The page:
Risk of sugars in watermelons
Overfeeding chickens with sugars from watermelon can cause:
- Sour Crop: the high sugar concentrations increase the risk of Candida infections. Chickens store food in their crop when they eat. High sugar concentrations speed up the fermentation process and boost yeast growth.
- Hyperglycemia: a condition where blood sugar levels are high. Hyperglycemia causes high blood pressure, inflammation, weight gain, diabetes, liver problems, and many other diseases.
How much watermelon can chickens eat?
Due to the high sugar levels, you can’t just go willy-nilly and throw some watermelons in the run. Fruit is a treat, and moderation is key. Watermelons also don’t bring any proteins or fats to the table.
Treats should never take more than 10% of a chicken’s daily feed intake. That rule of thumb says you can only feed chickens 50 to 100 grams of watermelon daily. The interpretation depends on whether you take 10% of the calories, weight, or sugar concentration.
Your chickens won’t die if they eat some more sugar once. But if it becomes a regular thing, you should be aware of the risks involved. And they might eat less regular food as they will prefer sweet watermelon.
Can Chickens eat Watermelon Rind?
Chickens can and will eat watermelon rind. The green-to-yellowish outer layer of the watermelon contains less sugar than the flesh but still has many of the same micronutrients.
So instead of tossing the rinds in the garbage, it’s perfectly possible to give them to your chickens. You could also mix them with some refreshing water in the summer.
Can Chickens eat Watermelon Seeds?
Chickens can eat watermelon seeds. They are much healthier than the flesh and rich in fiber and essential minerals. They have high antioxidant activity and come with several health benefits.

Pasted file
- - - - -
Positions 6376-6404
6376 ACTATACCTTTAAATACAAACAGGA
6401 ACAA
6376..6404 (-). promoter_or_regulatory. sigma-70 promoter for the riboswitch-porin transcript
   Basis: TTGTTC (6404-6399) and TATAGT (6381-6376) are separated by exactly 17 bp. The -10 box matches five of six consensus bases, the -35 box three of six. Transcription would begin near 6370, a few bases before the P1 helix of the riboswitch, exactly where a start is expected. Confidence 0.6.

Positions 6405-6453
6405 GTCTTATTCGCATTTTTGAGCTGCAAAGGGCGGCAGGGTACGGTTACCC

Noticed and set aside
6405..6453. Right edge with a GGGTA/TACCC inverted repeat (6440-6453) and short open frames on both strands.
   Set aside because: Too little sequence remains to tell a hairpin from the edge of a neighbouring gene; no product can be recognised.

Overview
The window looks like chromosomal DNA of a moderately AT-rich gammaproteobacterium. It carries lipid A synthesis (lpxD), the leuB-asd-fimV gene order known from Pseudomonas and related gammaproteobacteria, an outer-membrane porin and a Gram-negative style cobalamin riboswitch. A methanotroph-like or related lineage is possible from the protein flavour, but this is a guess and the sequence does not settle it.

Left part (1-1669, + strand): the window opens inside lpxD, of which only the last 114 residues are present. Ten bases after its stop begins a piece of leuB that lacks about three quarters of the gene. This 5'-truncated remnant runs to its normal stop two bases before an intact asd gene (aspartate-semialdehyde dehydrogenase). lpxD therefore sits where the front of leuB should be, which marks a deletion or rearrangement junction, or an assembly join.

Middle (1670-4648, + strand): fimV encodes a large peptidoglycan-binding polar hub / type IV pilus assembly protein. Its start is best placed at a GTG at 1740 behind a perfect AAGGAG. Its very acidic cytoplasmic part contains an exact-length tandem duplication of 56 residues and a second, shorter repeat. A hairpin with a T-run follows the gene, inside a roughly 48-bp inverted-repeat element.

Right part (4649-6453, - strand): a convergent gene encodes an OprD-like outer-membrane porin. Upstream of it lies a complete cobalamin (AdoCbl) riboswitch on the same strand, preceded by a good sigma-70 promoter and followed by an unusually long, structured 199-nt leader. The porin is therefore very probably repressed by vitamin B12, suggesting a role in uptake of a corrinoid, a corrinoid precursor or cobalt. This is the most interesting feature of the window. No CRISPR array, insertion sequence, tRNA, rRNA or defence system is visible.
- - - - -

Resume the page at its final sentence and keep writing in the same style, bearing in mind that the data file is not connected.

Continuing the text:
The seeds annoy us, and we tend to spit them out. Dog can’t even be fed watermelon seeds.
But chickens love the seeds, and the black and white seeds spike their interest. The birds have a digestive system that’s fully prepared to digest the nutritional seeds.
Can baby chicks eat watermelon?
We do not recommend feeding watermelon to baby chicks. The high sugar content and the large seeds can challenge their digestive system and crop.
- Can chickens eat grapes – discusses grapes, their sugar and alcohol content
- Can chickens eat mango – discusses another sweet fruit
Some frequently asked questions:
- Can chickens eat and taste spicy food – here, we discuss the taste of chickens
- Can chickens eat onions – the risks of feeding onions and their use as poultry supplements
- Can chickens eat chocolate – several variants of chocolate are toxic to chickens
Some articles we mentioned here:
- The chicken digestive system – how chickens digest their food
- The chicken respiratory system – how chickens breathe and why it’s so different from how we breath
If you want to learn more about chicken feed, please consult our ‘Chicken Food Page‘ to go and see every specific food article we address, including all articles on what chickens can and can not eat. Or go to our listicle food summary on ‘The Classroom‘.